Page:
Statement attributable to:
Barbara L. McAneny, MD
President, American Medical Association
“We applaud today’s announcement by the FDA of its plan to make harmful tobacco products, particularly flavored e-cigarettes and cigars, less accessible and less appealing to our nation’s youth. With the sobering news that e-cigarette use has risen dramatically amongst young people in the last year alone, it is clear sweeping reforms are necessary to reverse this trend. The FDA’s proposed plan to limit the sale of flavored e-cigarettes in age-restricted, in-person locations and, if sold online, under heightened practices for age verification, is a step in the right direction. However, AMA policy calls for the FDA to go a step further and prohibit the use of flavoring agents in tobacco products, including e-cigarettes. With flavored e-cigarette products still available on the market, it will be important to continue to closely monitor youth access.
“We also urge the FDA to ban marketing practices that enhance the appeal of these products. The only way to prevent another generation from developing nicotine dependence is to continue to raise awareness that these products are harmful and powerfully addictive. The AMA is committed to keeping tobacco products out of the hands of young people, and we will continue to advocate for more stringent policies that will help protect our nation’s youth from the harmful effects of tobacco use.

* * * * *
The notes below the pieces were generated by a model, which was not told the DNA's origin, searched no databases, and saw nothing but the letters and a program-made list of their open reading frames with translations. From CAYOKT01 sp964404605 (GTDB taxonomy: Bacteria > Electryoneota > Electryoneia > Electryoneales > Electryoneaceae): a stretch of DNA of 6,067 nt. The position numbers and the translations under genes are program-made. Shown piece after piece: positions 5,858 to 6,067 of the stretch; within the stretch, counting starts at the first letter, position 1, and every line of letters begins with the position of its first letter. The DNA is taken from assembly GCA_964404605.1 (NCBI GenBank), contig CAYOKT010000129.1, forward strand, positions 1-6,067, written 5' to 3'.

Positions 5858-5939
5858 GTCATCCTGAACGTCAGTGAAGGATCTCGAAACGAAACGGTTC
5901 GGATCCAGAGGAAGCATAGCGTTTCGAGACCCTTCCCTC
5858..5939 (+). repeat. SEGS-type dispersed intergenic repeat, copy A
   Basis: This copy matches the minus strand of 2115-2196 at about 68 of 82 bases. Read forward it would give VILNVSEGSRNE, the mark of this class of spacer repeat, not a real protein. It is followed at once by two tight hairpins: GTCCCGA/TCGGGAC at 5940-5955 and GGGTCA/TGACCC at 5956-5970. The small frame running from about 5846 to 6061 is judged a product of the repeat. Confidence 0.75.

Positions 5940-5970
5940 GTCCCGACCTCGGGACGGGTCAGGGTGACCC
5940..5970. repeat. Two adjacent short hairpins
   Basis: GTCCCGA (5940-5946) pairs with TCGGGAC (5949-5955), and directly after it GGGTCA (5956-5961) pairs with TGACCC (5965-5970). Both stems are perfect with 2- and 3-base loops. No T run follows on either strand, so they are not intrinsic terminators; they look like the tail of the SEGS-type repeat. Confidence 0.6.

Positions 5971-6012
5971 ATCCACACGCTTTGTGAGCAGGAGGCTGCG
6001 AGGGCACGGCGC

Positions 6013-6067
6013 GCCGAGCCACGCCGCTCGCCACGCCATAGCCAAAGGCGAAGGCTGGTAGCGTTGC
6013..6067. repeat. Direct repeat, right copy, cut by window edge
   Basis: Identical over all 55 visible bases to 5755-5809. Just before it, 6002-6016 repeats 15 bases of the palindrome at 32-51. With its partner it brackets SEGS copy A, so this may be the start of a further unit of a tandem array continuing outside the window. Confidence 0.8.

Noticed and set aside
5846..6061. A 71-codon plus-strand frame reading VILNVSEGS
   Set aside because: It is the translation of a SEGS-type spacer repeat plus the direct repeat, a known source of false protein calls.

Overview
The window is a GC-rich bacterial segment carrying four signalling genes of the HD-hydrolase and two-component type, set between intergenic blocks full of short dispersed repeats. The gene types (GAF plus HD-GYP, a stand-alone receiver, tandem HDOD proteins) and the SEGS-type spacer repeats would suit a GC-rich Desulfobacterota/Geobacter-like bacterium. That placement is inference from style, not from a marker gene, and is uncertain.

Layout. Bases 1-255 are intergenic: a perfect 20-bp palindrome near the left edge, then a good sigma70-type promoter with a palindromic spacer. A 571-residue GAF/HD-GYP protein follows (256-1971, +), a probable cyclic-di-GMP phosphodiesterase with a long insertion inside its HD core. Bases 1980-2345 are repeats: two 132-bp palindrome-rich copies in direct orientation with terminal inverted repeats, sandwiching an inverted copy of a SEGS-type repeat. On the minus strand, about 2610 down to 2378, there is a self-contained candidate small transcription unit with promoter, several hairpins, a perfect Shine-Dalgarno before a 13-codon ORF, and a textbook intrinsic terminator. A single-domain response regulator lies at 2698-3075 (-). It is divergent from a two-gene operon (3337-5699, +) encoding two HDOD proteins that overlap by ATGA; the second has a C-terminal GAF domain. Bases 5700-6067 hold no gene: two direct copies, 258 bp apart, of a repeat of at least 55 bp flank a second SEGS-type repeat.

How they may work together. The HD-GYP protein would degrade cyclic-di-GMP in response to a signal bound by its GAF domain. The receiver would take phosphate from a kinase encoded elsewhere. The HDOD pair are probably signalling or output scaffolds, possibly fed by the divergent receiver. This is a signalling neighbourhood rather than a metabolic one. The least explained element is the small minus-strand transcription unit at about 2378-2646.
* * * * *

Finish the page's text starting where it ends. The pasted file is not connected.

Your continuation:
“The AMA also has long-standing policy in support of banning menthol in combustible tobacco products and we look forward to providing input on the FDA’s Notice of Proposed Rulemaking seeking such a ban. We urge the FDA to move forward quickly in releasing and finalizing this proposal.”
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About the American Medical Association
The American Medical Association is the premier national organization providing timely, essential resources to empower physicians, residents and medical students to succeed at every phase of their medical lives. Physicians have entrusted the AMA to advance the art and science of medicine and the betterment of public health on behalf of patients for more than 170 years.